Vail Daily column: The dangling Easter eggs
Since 1960, it’s good to be on the Chamonix mailing list just to keep up with their development. In the early 1960s with my “well-honed” French language skills, I was reduced to eating le omelet three meals a day, and that was about it. However, when you are speaking skiing, there is no language problem. It is all talking with your hands and drawing pictures in the snow where you want your skier to go so he or she and the terrain look the best. James Couttet, former French Olympic skier, and I had a great filming session until we had dropped about 7,000 or 8,000 vertical feet, and the powder snow had turned to ready-mix concrete that had already partly set up.
Click onward a year after narrating the story of James Couttet and myself, alone on this great mountain in my annual ski film.
During this era, in my second ski season of skiing and filming L’Ouef at La Flegere in Chamonix, I had named the gondola cars the “Dangling Easter Eggs” when they appeared in my ski film. I was still cranking out my feature-length ski films on my hand-wind $265 Bell and Howell camera. This would be film No. 16 or so in a lifelong series of ski films that, even though I’ve nothing to do with the current film company owners, still continue but are very different from my story-telling films.
Each gondola carried three passengers and was shaped just like an egg. Painted different bright colors, in the spring sunshine they really did look like dangling Easter eggs on a string gliding up and down the mountain. The lift went up the south facing side of the valley to one of the best views of one of the most spectacular mountains anywhere in the world, the massive icefalls of the North Face of 15,000-foot-high Mont Blanc.
I returned to rendezvous and ski with my new friend, the president of the resort. We met at La Chapeau restaurant for a standard two-hour French lunch: pommes frites, steak, salad and introductions all around the table while they sipped high-budget champagne.
“Warren, I’d like you to meet the governor.”
Lots of people in the world are called “governor,” so I thought it was no big deal. He was tall, handsome, with dark hair and with a very beautiful wife. Unfortunately, neither one of them could speak a single word of English and my French was still limited to being able to say hello, ordering omelets and say thank you.
It was very late in the spring and because of its southern exposure, the lower section of La Flegere was completely without snow so we were forced to ride down in the gondola. I got to ride with the governor and the president of La Flegere. As we neared the bottom, the president said, “The governor would like you to come to dinner at his home while you are here in Chamonix.”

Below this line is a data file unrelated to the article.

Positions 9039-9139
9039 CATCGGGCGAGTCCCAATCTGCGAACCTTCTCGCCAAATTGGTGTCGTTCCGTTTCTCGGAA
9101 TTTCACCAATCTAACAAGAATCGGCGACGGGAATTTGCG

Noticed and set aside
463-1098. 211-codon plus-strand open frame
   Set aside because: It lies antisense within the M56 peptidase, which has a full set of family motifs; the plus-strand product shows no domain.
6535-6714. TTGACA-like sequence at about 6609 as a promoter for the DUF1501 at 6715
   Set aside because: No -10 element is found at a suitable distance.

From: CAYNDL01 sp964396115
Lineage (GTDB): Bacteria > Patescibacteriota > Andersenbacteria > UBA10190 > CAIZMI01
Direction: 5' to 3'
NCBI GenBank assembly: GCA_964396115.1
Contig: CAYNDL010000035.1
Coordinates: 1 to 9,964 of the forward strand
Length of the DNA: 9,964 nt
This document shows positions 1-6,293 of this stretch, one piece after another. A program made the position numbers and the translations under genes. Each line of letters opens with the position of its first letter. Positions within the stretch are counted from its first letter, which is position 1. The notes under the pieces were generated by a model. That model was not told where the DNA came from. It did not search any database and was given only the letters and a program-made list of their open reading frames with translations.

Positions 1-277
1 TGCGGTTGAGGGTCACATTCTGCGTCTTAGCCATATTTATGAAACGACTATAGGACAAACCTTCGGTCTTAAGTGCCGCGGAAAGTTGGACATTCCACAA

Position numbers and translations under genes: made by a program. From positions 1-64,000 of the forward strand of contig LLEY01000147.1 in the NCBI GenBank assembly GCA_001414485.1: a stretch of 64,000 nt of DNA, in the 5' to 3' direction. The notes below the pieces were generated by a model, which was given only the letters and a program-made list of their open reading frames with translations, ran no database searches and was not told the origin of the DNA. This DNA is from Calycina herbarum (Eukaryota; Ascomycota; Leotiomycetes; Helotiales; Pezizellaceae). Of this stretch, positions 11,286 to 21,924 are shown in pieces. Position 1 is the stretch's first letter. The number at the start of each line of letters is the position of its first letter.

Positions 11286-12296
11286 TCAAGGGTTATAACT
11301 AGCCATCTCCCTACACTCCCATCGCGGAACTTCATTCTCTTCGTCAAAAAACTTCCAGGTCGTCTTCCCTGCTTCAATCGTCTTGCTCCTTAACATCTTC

Three days later, after a long day of filming good skiers in corn snow, I took a shower and slathered my face and the top of my bald head with moisturizer to ease the sunburn pain. Then I started the very long drive on a very narrow, icy and very winding road down through Megeve to Annecy.
Two hours later, in a wind-driven pouring rainstorm, I arrived on the outskirts of Annecy. There, I located a petrol station that was still open and could repair German-made VWs and, with the governor’s address clutched in my wet hand, I used sign language and my limited German to talk to the mechanic. I’ve had to use sign language for many years because of never having enough time to learn the languages of each one of the many different countries I filmed in — France, Germany, Switzerland, Italy, Yugoslavia, Norway, Chile, Japan and Spain. Ten minutes of arm waving later, I was given directions with what appeared to me to be a certain amount of reverence and awe to the address in questions.
I was surprised at what I saw when the property I was looking for finally appeared through the slanting rain and the intermittent squeaky scrape of my tired, rent-a-wreck type windshield wipers. In my dim headlights loomed a big iron gate that was 10 meters wide and 3 meters high.
To the right was a sentry box that resembled a phone booth with a peaked roof and no windows. It was painted with 5- or 6-inch wide slanting red and white candy stripes.
In the sentry box, standing out of the rain, was a soldier wearing a gold-buttoned coat with epaulets and holding a heavy rifle with a fixed bayonet.
Real professionals were guarding this house!
I knew I was headed for trouble because I was driving a Volkswagen with German plates.
“S’il vous plait? Le mansion Monsieur Governor?”
“Monsieur Miller. Le guest,” while pointing at me.
Marching stiffly to the far side of the gate, he leaned heavily against it and swung it slowly open. The headlights illuminated part way down a hundred meters of wide driveway, flanked on either side by immaculately trimmed shrubbery. The brightly lit house off in the distance, resembled a 47-room hotel I had once stayed in in Geneva.
I knew I was in real trouble as I coasted my rent-a-wreck to a stop behind a long line of nine Citroen limousines, three Mercedes, one Rolls Royce — all with chauffeurs. Maybe this guy really is the governor, so I better think this thing through.